BIGGER THAN MILK: Health Advocates Sue USDA and HHS
The Physicians Committee for Responsible Medicine (PCRM) filed a lawsuit yesterday in a U.S. District Court against the federal government charging that when the USDA and HHS selected members for the Dietary Guidelines Advisory Committee -- the nation's council on nutritional and dietary information -- they violated provisions in the 1972 Federal Advisory Committee (FAC) Act. The advisory committee began meeting in September 1998 to discuss revisions of the country's dietary guidelines for the year 2000. These recommendations -- the foundation for nutritional standards in all federal food assistance programs, including school lunches and food stamps -- are used in developing the Food Guide Pyramid and nutritional classes.
The FAC Act was established to "monitor and prevent industry influence over government policy." It prohibits committee members from having "inappropriate special interests" and requires that membership be "balanced in terms of points of view represented and the function to be performed." The PCRM contends that six of the 11 members, including Chair Cutberto Garza, have "inappropriate ties" to the dairy, meat and egg industries. They say these historically influential industries produce foods that disproportionately cause "unprecedented rates of heart disease, diabetes, stroke, cancer and obesity" in minorities. PCRM claims the committee is "unbalanced" because no appointees have interests in other food industries, such as fruit, vegetable and wheat. PCRM legal counsel Mindy Kursban said they are asking the court to order the committee be reconstituted with members without industry ties and representing the interests of minorities and recipients of federal food assistance programs. PCRM also hopes to block the release of the dietary guidelines advisory report, expected in January 2000.
Secrets and Dairy Products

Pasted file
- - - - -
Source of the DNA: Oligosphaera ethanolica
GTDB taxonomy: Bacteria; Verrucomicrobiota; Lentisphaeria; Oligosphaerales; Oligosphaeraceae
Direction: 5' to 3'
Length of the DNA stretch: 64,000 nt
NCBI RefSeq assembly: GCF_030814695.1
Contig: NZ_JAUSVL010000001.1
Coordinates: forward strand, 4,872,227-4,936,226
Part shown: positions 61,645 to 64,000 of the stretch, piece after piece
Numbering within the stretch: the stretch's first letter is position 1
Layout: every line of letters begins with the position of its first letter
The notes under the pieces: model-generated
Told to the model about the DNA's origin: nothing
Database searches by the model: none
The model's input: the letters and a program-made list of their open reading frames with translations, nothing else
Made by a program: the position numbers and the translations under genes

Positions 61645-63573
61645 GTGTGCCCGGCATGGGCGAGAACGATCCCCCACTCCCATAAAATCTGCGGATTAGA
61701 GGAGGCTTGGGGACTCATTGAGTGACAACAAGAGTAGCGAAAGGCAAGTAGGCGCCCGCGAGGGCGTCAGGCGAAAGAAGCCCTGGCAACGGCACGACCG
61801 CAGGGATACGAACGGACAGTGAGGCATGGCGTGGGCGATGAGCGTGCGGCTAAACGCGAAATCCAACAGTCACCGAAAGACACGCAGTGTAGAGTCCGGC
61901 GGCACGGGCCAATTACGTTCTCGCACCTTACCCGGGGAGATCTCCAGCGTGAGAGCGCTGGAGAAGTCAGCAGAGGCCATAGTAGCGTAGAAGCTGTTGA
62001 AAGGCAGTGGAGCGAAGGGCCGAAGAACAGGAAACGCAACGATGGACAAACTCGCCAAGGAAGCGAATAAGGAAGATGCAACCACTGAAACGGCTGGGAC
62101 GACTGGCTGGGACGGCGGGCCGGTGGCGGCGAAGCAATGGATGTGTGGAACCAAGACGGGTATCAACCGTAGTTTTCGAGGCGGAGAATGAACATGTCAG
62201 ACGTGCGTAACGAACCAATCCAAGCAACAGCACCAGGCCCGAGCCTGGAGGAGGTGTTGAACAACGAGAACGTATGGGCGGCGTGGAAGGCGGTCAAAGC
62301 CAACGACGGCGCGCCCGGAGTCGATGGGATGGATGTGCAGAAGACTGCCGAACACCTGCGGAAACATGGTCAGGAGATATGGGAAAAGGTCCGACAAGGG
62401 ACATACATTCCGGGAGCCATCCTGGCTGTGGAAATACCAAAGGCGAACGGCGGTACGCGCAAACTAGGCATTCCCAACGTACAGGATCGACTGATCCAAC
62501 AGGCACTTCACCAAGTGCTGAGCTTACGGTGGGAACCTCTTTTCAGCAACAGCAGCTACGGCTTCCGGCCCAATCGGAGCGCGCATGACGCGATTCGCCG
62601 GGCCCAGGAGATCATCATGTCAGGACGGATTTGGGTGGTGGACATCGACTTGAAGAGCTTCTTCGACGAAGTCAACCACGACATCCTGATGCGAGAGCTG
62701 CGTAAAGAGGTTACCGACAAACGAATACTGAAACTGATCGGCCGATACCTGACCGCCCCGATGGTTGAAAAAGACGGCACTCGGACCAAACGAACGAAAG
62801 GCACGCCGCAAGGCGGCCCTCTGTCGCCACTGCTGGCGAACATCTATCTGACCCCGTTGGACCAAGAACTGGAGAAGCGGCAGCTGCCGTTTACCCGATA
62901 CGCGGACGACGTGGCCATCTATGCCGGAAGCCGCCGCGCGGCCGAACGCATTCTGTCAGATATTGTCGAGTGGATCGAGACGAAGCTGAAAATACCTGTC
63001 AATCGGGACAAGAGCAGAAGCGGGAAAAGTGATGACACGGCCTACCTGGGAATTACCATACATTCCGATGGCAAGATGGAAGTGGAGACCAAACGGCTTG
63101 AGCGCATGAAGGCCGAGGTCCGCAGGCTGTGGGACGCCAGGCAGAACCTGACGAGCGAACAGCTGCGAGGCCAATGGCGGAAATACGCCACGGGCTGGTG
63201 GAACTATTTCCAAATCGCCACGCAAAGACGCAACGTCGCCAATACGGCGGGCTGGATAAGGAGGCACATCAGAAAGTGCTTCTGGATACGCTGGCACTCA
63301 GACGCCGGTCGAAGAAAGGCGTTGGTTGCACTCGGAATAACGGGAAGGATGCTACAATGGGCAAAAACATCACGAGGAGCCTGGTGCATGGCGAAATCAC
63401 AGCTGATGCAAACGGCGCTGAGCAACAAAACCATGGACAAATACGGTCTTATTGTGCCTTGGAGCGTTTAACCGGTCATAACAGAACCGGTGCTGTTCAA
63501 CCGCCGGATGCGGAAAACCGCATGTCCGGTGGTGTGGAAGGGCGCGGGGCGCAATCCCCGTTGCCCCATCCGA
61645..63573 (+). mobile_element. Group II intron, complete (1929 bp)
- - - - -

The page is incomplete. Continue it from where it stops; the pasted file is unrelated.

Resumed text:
In March, the PCRM recommended making dairy products an option, denouncing their superiority to other calcium sources such as green leafy vegetables, legumes and fortified juices. They also asked that the guidelines be supportive of parents choosing to reduce their intake of meat, dairy and fatty foods by substituting them with other foods. PCRM President Dr. Neal Barnard said the lawsuit came after the committee "thumbed its nose" at the proposals, prompting an investigation and the disclosure of members' conflicts of interest. Panelists at a press conference yesterday highlighted other concerns stemming from this dispute. Dr. Milton Mills, associate director at PCRM, underscored the disproportionate levels of chronic disease within minority groups due to differing genetic backgrounds. He said much of the conflict lies in the blending of two agencies with differing congressional mandates. Mills noted that the HHS is designed to "oversee and promote the health of Americans," while the USDA is responsible for expanding the U.S. agricultural market. He asserts that business has no place in the public health arena. The speakers also argued the need for dietary guidelines that are representative of the country's changing demographics. The emphasis on dairy products is of great concern to many minorities, as 95% of Asian Americans, 74% of Native Americans, 70% of African Americans and 53% of Latinos (Mexican Americans) are lactose intolerant. Although the inability to digest milk is not a debilitating disease in a clinical sense, it is damaging to one's quality of life, panelists said. Former U.S. Sen. Bill Owens spoke of the government's powerful influence on citizens making nutritional choices. He described how as a child he suffered from severe gastrointestinal disorders but continued to drink milk "because the government said I needed [it] for its nutritional value." Mills echoed Owens' sentiments, saying, "People are trying to do what their government tells them to do and it's making them sick" (Gay Hee Lee, American Health Line, 12/16).